After I was diagnosed with breast cancer, food started landing on my doorstep. Lots of food. Sometimes there was a person at the other end of the casserole and sometimes the meals just magically appeared in the big blue cooler outside the front door. My family appreciated it all. (Even if some of it pushed the boundaries of our boring Harms tastebuds.)
One of the first meals we received came from a group of high school girls from our church. Just a week or so after my diagnosis, these lovely girls came to my door bearing lasagna and cookies and I’m-not-quite-sure-what-to-say-to-someone-with-cancer smiles.
I took the casserole and the cookies and thanked them. Then I said something deeply meaningful like,
“Hey, I’ve got cancer, but at least I don’t have to cook.”
I’m pretty sure that just served to increase the awkwardness of the already uncomfortable moment. But awkward or not, it was a beautiful gesture. It was courageous of those girls to face the discomfort that cancer causes and to love my family in that way. As they left I shed a few tears, and I prayed that as they watched me handle this crappy thing in my life they wouldn’t just see Kim With Cancer, but they would see Kim Trusting Jesus.
Fast forward 18 months.
One of those girls asked me to attend one of her volleyball games to be honored as a cancer survivor.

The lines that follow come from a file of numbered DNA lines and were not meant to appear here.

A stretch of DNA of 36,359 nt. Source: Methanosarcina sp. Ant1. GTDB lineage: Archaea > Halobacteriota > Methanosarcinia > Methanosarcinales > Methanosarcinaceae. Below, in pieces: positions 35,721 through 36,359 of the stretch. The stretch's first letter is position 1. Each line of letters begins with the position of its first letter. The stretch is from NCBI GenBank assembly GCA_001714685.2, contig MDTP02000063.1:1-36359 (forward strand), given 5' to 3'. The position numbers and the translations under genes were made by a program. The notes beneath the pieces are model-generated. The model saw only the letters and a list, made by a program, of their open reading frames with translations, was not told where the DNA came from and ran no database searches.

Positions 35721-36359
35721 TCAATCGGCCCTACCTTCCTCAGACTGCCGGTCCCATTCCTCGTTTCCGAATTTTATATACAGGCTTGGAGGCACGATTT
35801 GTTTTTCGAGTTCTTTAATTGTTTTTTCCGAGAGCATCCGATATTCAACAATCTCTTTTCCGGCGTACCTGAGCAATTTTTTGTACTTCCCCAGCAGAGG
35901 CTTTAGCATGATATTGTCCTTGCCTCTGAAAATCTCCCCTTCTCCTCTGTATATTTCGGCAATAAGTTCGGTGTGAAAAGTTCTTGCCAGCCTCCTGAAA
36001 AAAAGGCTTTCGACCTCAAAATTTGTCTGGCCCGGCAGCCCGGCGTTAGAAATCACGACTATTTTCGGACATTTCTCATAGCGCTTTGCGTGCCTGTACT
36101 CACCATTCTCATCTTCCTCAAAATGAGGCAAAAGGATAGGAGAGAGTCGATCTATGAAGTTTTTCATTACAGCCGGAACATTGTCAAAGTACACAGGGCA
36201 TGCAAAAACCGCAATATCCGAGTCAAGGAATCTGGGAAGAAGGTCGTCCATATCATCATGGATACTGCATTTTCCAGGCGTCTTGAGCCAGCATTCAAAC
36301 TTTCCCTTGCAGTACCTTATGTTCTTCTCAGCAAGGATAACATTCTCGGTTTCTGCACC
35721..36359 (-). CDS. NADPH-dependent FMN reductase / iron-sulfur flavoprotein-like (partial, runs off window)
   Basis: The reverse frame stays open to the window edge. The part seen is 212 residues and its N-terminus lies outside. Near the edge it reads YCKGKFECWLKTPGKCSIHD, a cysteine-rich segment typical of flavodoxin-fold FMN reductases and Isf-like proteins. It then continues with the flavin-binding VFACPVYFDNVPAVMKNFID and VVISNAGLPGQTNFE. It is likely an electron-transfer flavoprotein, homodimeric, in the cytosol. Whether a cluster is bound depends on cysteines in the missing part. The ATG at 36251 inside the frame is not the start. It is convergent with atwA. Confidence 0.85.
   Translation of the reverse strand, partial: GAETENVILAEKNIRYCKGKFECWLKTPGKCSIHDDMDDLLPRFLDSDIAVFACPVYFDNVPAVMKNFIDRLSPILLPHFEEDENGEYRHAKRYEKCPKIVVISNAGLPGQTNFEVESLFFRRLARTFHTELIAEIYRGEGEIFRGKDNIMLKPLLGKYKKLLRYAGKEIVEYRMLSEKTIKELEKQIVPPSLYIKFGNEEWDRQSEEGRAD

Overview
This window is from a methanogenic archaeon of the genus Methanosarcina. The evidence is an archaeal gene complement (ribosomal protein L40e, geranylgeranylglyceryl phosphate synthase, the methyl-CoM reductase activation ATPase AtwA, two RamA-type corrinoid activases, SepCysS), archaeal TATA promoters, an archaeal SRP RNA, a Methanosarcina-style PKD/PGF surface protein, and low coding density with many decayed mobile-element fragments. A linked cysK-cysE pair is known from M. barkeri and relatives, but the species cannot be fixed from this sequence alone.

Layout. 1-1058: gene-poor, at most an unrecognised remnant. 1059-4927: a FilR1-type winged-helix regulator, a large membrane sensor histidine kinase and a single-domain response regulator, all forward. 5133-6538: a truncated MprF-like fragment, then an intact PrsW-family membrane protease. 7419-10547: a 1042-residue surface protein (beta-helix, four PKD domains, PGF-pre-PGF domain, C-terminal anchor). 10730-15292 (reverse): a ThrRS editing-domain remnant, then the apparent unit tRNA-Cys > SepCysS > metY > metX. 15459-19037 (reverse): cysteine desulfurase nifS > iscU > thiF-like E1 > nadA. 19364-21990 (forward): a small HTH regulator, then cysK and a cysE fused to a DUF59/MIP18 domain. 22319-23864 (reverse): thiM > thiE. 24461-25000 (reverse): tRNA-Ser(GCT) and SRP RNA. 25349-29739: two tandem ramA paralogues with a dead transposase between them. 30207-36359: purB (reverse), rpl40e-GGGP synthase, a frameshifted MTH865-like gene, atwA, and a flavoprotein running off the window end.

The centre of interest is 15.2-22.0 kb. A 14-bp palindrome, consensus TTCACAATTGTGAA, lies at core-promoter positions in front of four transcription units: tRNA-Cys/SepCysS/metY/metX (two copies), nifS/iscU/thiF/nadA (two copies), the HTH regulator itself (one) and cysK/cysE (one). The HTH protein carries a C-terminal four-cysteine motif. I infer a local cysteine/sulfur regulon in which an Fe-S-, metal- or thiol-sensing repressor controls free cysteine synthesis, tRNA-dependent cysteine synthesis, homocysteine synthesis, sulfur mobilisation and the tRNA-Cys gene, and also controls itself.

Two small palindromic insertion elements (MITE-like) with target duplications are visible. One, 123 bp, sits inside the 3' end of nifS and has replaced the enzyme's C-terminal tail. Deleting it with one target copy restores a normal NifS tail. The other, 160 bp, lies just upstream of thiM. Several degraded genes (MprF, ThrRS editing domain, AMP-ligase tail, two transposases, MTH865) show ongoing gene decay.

She stepped up onto the bleachers and presented me with a pink carnation, pink Starburst candy and a cute little pink ball on which she wrote sweet things in Sharpie. I held my flower and remembered that night on my doorstep and how unknown and scary my future felt at that moment.
I hugged Mackenzie and again said something deeply meaningful like,
“I forgot to wear pink.”
But what I was thinking was ‘I am so blessed in this moment that this high school junior sees something in me worth recognizing. And I hope when she looks at me she doesn’t just see Kim Who Used To Have Cancer, but also sees Kim Who Trusted Jesus Through a Very Hard Thing.’
Jesus is equally worthy of my trust when he is walking me through hard things like cancer as when he’s walking with me through easy-peasy seasons of blessing.